A Constellation of Vital Phenomena by Anthony Marra – certainly the current runner-up for the top spot on this year’s Catapult Notable list. Did I mention that it’s only February? This debut – coming in May from RH’s Hogarth Press – echoes The Tiger’s Wife in many ways, but might actually be a better book. Scandal! A lyrical, vivid tale of wartorn Chechnya – which I admittedly knew very little about going in – that shows you how much our lives can be affected by both circumstance and coincidence. It’s a heartbreaker. More on that later.

    Return to Oakpine by Ron Carlson – Ron is a Catapult favorite, to be sure, and although this isn’t my number one pick of his novels, I was more than happy to fall back into his lines of prose again. A lot like 2007’s Five Skies, Oakpine is – on the surface – a story about the bonds between men who hate to admit that they have feelings for each other. At first I was a little lukewarm on it – these guys return to their hometown in Wyoming, 30 years after high school, one of them’s dying, maybe we’ll get the band back together. But oh-ho-ho, friend…

    The afternoon winter wind was slow and ponderous and unrelenting and ultimately called fierce, though it was nothing except the icy air moving along the frozen plates of the world, and the snow had crusted and blown into waves against the fences along Berry Street in Oakpine, Wyoming. The day was closed.

    I’m trying to lure Ron down to San Diego this summer for an event (he’s the head of the writing program at UC Irvine) so, stay tuned for that one as well. 

    I’m also halfway through Kristopher Jansma’s forthcoming The Unchangeable Spots of Leopards (Viking, March 2013) that I’m really digging. (Unreliable narrator.) And I have a galley of Colum McCann’s Transatlantic, coming in June, that’s burning a whole through my coffee table right now. More later. Carry on.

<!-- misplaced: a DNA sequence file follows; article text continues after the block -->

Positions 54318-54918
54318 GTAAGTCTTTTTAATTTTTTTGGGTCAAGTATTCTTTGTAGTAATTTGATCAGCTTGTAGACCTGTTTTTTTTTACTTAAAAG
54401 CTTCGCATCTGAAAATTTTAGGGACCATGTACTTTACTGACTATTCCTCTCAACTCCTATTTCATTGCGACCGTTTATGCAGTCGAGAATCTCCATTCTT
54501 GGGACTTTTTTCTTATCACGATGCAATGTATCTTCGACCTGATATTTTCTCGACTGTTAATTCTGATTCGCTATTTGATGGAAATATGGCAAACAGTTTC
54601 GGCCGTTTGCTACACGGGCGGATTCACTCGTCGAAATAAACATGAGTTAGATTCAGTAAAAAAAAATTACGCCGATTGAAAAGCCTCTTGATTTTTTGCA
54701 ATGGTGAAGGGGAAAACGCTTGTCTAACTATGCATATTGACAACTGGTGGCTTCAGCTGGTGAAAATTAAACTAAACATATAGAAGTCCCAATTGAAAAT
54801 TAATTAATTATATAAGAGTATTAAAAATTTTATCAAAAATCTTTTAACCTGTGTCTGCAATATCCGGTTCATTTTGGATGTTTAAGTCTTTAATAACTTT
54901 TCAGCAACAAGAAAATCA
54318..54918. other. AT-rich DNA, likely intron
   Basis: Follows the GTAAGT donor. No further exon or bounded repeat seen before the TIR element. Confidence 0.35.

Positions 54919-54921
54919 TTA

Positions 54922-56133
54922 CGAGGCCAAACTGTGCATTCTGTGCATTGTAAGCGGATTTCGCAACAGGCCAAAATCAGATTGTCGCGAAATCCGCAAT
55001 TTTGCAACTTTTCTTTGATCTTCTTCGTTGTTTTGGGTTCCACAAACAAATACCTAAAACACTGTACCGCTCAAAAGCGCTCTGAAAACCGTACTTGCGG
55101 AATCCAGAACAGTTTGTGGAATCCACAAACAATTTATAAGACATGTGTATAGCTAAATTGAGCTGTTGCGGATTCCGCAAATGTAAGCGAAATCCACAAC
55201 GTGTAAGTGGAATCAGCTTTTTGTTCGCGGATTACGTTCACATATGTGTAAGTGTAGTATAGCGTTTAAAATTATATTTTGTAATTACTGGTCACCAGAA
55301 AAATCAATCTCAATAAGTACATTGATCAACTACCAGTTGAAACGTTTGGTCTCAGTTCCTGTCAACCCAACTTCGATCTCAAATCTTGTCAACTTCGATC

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    4 comments on “Hey dude, where you been?

    1. River City Reader
      February 22, 2013

      So glad I stumbled on your blog! A Constellation of Vital Phenomena is my absolute favorite so far this year. Sounds like I need to grab Unchangeable Spots, too…I have a weakness for unreliable narrators.

    2. heather
      February 22, 2013

      Good to hear from you seth. I was wondering what you've been reading. I look forward to anything written by ron carlson so thanks for the heads up. Laughed at your great line “as if cormac macarthy punched lonesome dove in the face”. Seriously, that says it all. Keep on postin'!

    3. Seth Marko
      March 4, 2013

      Glad you found the site! If you indeed liked Constellation, you definitely need to check out Unchangeable Spots, fo'shizzle. Unreliable narration, not sure what's fact, fiction, or even which story is the actual novel you're reading and which part is narration by the “author.” Kinda brilliant.

    4. Seth Marko
      March 4, 2013

      Hey Heather, I'm still out there, honest. Thanks for sticking around! 🙂

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    This entry was posted on February 21, 2013 by in Anthony Marra, Colum McCann, George Saunders, Kristopher Jansma, Philipp Meyer, review, Ron Carlson, Sjón.